Stack o’ Storage
A network attached storage device (NAS) is a simplified server with the primary purpose of storing data that can be accessed by several different people at the same time. The advantage of having an NAS instead of more hard drives is ease of use.
A standard computer case can hold only four hard drives. Sharing hard drives on a computer can be troublesome and insecure. When a hard drive crashes on a typical desktop computer, all the data is usually lost. NAS devices are stable and can store the data in a RAID, so when there is a hard drive failure, the data is not lost. With a RAID, data is copied and stored on multiple hard drives instead of one. Standard RAID formats for data consistency are RAID 1 and 5. A RAID 1 is a mirrored volume – when one drive fails, the other has all the data. A RAID 5 requires three or more hard drives; one of the drives can fail and the data will be intact.
Having a NAS with RAID can eliminate the need to back up data in case of drive failure, but it’s still very prudent to have a set of backups on hand.
The NetDisk 8000V is Polywell’s latest network attached storage device designed with the home user in mind. It comes in three flavors: 4TB ($1699), 8TB ($2599) and 12TB. Polywell also offers a large range of rackmount NAS units with up to 48 hard drives. The NetDisk 8000V is straight to the point. It easily stores data on the network and lets other people use it. No complicated features and an easy setup.
Home Network Attached Storage, How Does it Work?
The Netdisk 8000V is relatively simple and requires very little technical knowledge. It comes with an easy to read setup guide with pictures and uncomplicated instructions.
For the novice users on a home network all that really needs to be done is plug the unit into the network and map the drive. The more advance user can use the web interface and change the IP address, share name, partition sizes, and users permissions. The unit supports RAID 0, 1, 5, 10 and the choice of having a hot spare (a backup drive in case one fails). The web interface lets you set an email address to notify about a hard drive failure and backup/restore the NAS configuration. It is also capable of being a simple FTP server to allow people over the internet to upload and download files. The front LCD will display the IP address of the unit and the status of the hard drives. The Linux kernel can’t be directly accessed so modifying or enhancing the system is not an option. If a person wanted to customize the NAS the easiest way would be installing a new CF card with a custom Windows or Linux install.
What’s it made of?
The NAS is running on a VIA “NAS-7800” motherboard. Essentially the NAS is a mini-server with a 1.5GHz processor and 512MB RAM. The motherboard comes equipped with 8 SATA channels, 1 IDE channel, 2 gigabit network ports, 4 USB ports, a CF card reader, and a standard DDR2 RAM socket. Unfortunately, the motherboard is only sold to system builders at the hefty price of $600. There is a 2GB CF card installed that is running the OS. According to Polywell’s web site the cheaper units come with a 1GB CF card. The hard drives are enclosed in the eight available hot-swap bays. There is a large 120mm fan that provides ample airflow for the hard drives. It is powered by an internal 300 watt Delta Electronics unit. On the front of the box there is a power button, a LCD display, and 3 buttons: up, down, and OK. The outside looks very stylish with a piano black finish. Opening the front cover reveals the eight hard drives each having a power LED and an activity LED.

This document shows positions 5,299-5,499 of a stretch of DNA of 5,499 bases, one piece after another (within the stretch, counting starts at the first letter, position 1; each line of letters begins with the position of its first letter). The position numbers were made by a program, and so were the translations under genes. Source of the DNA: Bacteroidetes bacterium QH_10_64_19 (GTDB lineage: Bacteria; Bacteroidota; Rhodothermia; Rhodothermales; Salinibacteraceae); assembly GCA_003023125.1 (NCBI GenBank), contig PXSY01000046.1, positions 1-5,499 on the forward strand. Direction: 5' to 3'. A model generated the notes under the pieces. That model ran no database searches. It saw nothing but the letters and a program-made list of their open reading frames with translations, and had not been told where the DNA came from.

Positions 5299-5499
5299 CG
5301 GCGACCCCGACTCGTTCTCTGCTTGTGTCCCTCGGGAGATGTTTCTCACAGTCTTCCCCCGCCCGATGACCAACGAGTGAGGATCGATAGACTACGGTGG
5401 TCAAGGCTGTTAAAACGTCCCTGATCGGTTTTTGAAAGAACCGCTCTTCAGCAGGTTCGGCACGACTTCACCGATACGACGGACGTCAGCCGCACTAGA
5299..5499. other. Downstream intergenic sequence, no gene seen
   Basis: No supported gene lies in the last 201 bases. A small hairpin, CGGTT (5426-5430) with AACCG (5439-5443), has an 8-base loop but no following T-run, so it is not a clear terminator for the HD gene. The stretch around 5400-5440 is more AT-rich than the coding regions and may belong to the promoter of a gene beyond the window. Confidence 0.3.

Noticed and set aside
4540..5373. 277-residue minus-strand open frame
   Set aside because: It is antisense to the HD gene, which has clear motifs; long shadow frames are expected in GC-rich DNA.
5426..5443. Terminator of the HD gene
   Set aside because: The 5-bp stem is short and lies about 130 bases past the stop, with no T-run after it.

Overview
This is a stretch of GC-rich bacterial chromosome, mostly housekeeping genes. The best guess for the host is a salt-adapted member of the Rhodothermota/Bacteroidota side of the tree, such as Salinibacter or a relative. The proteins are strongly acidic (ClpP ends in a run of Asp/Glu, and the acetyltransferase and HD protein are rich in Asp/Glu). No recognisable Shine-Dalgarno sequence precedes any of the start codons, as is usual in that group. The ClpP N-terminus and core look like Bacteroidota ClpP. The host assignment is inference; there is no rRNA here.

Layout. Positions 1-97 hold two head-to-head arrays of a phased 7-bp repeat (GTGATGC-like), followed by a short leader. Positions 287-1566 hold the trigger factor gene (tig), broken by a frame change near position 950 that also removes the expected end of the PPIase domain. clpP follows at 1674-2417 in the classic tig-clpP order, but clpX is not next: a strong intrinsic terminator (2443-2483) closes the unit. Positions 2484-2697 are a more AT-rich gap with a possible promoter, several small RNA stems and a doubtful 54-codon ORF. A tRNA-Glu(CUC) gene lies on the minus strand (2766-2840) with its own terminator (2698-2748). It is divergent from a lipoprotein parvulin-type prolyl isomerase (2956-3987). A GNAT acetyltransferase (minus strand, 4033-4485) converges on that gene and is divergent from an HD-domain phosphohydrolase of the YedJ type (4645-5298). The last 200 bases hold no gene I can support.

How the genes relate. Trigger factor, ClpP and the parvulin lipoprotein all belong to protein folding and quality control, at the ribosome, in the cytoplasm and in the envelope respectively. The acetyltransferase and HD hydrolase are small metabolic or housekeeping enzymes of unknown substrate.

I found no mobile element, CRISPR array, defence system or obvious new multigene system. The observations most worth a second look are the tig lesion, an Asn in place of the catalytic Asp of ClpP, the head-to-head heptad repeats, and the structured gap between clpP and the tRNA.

To test the HDD transfer speed a program called DiskBench was used. DiskBench tests the actual transfer speed of files compared to a rated transfer speed. With the 12TB setup in a RAID 5, the NAS was able to write files at 16 MB/s and read at 33 MB/s. Had the system been configured as a RAID 0, the speeds would have been greater. In comparison, standard write speeds are anywhere between 20MB/s and 40MB/s.
Should I Buy This?
For those who don’t want to go through the hassles of building and setting up a NAS, buying this pre-configured setup is the next best thing. Not everybody needs to use 12TB worth of data. There are 4-bay NAS units that sell anywhere between $500 and $2000. For other people 12TB can quickly be filled up with video and other media files.
There are not that many 8-bay NAS units available and many of them are very pricey. This unit is one of the cheapest 8-bay 12TB setups we’ve seen. If you need to store a lot of data that you do not want to lose then this is the product for you.
The Bottom Line
For individuals concerned about losing important data or a business looking for a way to control and share data the Netdisk 8000V is a great solution. Not only is it cheaper than the competition but it’s easy to use. The only major downfall is the slower than average data write speed.
HDD Tested Write Speed: 16 MB/s
HDD Tested Read Speed: 33 MB/s
HDD Model: Seagate ST31500341AS
HDD Support: 8 Internal
LAN: 2x 1000Mb/s (125MB/s)
CPU: 1.5GHz Via Esther
RAM: 512MB DDR2
OS: Linux kernel 2.6
RAID: 0, 1, 5, or 10
Motherboard: VIA NAS-7800
Interface type: Web GUI
Cooling: 120mm Fan
Power Supply: 300W Delta Electronics
Dimension: 5.9″ W x 13.4″ H x 13.4″ D
Weight: 26.5 lbs.
Warranty: 3 year limited warranty
- Internal Power supply
- Easy to swap drives
- Built to last
- Low Read/Write speeds
The Polywell Netdisk 8000V is cheaper than standard 8-Bay NAS units, easy to use, and a stylish addition to your desk.
Lance Olinger is Videomaker‘s IT Assistant.
Polywell Computers, Inc.
1461 San Mateo Ave.
San Francisco, CA 94080